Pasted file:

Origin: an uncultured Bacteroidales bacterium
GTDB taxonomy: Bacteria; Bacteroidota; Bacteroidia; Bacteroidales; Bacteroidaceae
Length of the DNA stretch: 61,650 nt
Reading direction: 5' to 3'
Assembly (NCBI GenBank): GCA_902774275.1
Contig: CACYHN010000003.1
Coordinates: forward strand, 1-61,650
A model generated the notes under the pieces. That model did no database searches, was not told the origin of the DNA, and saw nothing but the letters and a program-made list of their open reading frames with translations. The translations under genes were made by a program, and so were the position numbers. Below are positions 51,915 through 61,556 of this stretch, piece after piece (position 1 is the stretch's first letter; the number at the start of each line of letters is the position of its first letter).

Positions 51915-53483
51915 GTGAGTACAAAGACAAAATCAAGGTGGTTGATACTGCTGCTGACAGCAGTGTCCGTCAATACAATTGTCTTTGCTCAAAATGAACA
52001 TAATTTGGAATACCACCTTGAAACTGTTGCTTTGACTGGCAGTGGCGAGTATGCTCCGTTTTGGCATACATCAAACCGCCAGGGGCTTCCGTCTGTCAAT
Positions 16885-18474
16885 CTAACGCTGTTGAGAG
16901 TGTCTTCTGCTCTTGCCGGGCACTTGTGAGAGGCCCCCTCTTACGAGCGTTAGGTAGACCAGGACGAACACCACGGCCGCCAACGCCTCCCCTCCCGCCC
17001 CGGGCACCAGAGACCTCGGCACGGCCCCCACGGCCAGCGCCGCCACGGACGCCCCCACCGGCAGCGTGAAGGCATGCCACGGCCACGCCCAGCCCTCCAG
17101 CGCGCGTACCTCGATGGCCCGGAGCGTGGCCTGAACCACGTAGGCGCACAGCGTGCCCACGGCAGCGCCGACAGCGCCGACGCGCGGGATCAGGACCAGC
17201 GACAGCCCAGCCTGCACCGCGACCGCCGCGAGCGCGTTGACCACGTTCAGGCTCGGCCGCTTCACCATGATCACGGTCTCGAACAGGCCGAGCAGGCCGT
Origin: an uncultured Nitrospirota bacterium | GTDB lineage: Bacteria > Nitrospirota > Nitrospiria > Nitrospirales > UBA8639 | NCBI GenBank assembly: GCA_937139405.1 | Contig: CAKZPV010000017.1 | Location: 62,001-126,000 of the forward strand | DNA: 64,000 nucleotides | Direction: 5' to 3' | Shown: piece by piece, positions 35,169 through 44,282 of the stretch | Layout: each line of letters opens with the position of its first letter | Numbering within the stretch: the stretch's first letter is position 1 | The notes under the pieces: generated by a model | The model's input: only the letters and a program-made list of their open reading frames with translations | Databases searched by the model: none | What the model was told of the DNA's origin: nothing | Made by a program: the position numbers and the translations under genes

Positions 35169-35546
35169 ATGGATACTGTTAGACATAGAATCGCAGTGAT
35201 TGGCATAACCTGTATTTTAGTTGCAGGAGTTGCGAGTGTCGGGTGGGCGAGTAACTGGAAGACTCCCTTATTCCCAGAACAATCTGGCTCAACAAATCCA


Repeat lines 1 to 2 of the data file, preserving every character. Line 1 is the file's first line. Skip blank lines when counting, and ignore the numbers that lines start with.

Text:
Origin: an uncultured Bacteroidales bacterium
GTDB taxonomy: Bacteria; Bacteroidota; Bacteroidia; Bacteroidales; Bacteroidaceae